It's three weeks before a key election on voter ID and many people still don't have the answers they need.
From county government costs to politics to whether the U.S. Constitution will even allow it, readers in Minnesota Public Radio's Public Insight Network are asking questions about the photo ID vote.
We've tried to answer some of them in our MPR News primer. Those include potential costs, basic on how it might operate and who might be affected. But there are still plenty of unknowns on exactly how the photo ID effort would be run if the amendment passed.
Starting today, we'll be posting practical questions from our audience. Take a look, then post some thoughts below. Make us all a little smarter.
What happens if you have don't have a permanent address?
Christopher Hertel of St. Paul plans to vote No on the amendment. "I know people who have been forced out of their homes and who currently have no permanent address. They are still citizens, and they still have the right to vote."
He asks: "Will they be provided with 'free identification' even if they do not have a permanent address?"
Here's how the Minnesota Secretary of State's office describes how it works currently for people who are homeless or in shelters.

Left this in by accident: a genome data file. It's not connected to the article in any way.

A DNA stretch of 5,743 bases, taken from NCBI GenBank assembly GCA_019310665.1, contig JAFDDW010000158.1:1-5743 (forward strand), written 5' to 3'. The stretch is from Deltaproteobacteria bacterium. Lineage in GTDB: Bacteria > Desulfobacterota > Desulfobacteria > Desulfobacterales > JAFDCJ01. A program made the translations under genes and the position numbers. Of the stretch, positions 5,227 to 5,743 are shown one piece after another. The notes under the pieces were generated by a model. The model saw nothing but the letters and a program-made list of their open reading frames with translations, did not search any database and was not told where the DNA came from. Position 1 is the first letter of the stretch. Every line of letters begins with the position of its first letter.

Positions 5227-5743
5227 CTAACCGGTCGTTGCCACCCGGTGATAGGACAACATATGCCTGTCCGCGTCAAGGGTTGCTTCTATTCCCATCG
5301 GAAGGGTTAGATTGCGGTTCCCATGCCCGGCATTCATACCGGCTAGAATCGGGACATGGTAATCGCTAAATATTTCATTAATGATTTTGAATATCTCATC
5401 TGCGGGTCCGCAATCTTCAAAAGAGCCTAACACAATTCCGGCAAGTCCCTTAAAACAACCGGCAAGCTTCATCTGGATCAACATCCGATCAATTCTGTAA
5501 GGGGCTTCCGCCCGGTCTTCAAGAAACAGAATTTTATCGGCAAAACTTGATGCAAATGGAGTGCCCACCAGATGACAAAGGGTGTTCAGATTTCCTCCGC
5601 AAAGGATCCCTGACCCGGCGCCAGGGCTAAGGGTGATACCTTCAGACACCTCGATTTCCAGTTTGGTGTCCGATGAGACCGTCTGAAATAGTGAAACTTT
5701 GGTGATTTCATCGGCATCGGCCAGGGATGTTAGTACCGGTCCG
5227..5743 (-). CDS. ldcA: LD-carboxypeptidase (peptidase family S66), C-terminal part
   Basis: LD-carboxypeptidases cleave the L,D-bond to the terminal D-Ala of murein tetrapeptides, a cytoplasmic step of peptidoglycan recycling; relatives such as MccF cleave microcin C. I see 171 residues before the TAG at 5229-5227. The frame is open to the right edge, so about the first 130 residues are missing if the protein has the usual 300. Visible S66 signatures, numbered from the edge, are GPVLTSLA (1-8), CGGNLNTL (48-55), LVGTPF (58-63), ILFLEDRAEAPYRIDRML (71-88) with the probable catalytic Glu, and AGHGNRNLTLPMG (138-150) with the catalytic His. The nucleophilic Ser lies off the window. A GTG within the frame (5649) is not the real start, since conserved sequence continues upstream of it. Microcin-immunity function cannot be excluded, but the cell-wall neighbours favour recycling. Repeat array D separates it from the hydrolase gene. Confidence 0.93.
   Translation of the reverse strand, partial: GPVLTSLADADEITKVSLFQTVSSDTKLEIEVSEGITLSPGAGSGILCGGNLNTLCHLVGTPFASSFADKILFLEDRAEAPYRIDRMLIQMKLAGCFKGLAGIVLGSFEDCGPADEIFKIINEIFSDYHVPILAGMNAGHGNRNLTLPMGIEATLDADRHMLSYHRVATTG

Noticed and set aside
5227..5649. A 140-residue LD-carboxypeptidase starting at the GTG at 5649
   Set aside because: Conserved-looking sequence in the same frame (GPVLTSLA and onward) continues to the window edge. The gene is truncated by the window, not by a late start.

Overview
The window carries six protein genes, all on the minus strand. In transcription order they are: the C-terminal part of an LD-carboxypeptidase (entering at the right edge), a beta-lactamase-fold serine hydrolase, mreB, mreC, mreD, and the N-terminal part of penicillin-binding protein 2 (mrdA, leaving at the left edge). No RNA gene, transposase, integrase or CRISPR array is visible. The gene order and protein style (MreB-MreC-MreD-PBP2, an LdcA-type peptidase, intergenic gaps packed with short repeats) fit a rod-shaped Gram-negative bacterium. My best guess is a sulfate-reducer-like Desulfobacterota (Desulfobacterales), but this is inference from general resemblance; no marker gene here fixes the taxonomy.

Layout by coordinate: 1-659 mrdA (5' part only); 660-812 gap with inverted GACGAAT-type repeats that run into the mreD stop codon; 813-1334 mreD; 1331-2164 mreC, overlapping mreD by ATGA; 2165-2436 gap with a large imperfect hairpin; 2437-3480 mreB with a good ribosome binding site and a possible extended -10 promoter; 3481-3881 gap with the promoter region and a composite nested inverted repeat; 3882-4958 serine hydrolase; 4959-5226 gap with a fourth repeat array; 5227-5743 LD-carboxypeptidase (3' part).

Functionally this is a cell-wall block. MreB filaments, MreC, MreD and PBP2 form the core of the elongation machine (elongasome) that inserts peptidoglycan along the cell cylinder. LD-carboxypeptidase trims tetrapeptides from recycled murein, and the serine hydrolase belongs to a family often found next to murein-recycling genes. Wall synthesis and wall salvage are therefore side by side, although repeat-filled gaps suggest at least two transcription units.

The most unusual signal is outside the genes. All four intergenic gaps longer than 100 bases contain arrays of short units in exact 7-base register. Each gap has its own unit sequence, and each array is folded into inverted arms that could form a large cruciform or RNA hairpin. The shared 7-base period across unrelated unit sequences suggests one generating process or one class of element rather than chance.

Residence is considered to be the place where you sleep, so if you sleep in a shelter, at a friend's residence, or under a bridge, this is your residence. If your residence is a place where the post office will not deliver mail to you, then you should include your mailing address on the registration form, if you have one.Will a photo ID amendment make it harder for homeless people to vote?
If you pre-register and do not have a mailing address, then your record will be flagged as "challenged" and you will have to answer some questions before being allowed to vote. You will be challenged because the county would not have been able to verify your address prior to the election.The election judge will ask you about where you live and you will have to swear that you are eligible to vote before you will be given a ballot.
Homeless individuals who have not pre-registered to vote often have difficulty providing proper proof of residence, as is required to complete Election Day registration. As such, the law makes special accommodations for those who are staying at homeless shelters.In this case, employees of the shelter are allowed to "vouch" for the homeless individual, meaning that the employee signs a sworn statement that they personally know that the homeless individual resides at the shelter.